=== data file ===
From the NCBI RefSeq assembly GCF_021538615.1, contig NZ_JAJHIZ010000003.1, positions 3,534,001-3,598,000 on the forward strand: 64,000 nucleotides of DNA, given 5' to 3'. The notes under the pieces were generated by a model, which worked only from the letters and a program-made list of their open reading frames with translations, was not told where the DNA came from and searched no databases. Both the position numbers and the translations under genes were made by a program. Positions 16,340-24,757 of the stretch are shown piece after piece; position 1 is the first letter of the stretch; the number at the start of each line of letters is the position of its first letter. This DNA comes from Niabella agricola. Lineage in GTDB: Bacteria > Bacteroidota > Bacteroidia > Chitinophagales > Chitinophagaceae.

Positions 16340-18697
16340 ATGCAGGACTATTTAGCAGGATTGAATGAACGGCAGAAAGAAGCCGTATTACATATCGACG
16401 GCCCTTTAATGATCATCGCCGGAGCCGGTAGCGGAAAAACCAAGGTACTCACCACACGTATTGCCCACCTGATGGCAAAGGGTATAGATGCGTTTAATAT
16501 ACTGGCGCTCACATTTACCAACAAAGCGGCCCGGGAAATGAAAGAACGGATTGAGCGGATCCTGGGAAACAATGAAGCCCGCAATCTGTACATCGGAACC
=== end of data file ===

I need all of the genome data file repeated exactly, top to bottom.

From the NCBI RefSeq assembly GCF_021538615.1, contig NZ_JAJHIZ010000003.1, positions 3,534,001-3,598,000 on the forward strand: 64,000 nucleotides of DNA, given 5' to 3'. The notes under the pieces were generated by a model, which worked only from the letters and a program-made list of their open reading frames with translations, was not told where the DNA came from and searched no databases. Both the position numbers and the translations under genes were made by a program. Positions 16,340-24,757 of the stretch are shown piece after piece; position 1 is the first letter of the stretch; the number at the start of each line of letters is the position of its first letter. This DNA comes from Niabella agricola. Lineage in GTDB: Bacteria > Bacteroidota > Bacteroidia > Chitinophagales > Chitinophagaceae.

Positions 16340-18697
16340 ATGCAGGACTATTTAGCAGGATTGAATGAACGGCAGAAAGAAGCCGTATTACATATCGACG
16401 GCCCTTTAATGATCATCGCCGGAGCCGGTAGCGGAAAAACCAAGGTACTCACCACACGTATTGCCCACCTGATGGCAAAGGGTATAGATGCGTTTAATAT
16501 ACTGGCGCTCACATTTACCAACAAAGCGGCCCGGGAAATGAAAGAACGGATTGAGCGGATCCTGGGAAACAATGAAGCCCGCAATCTGTACATCGGAACC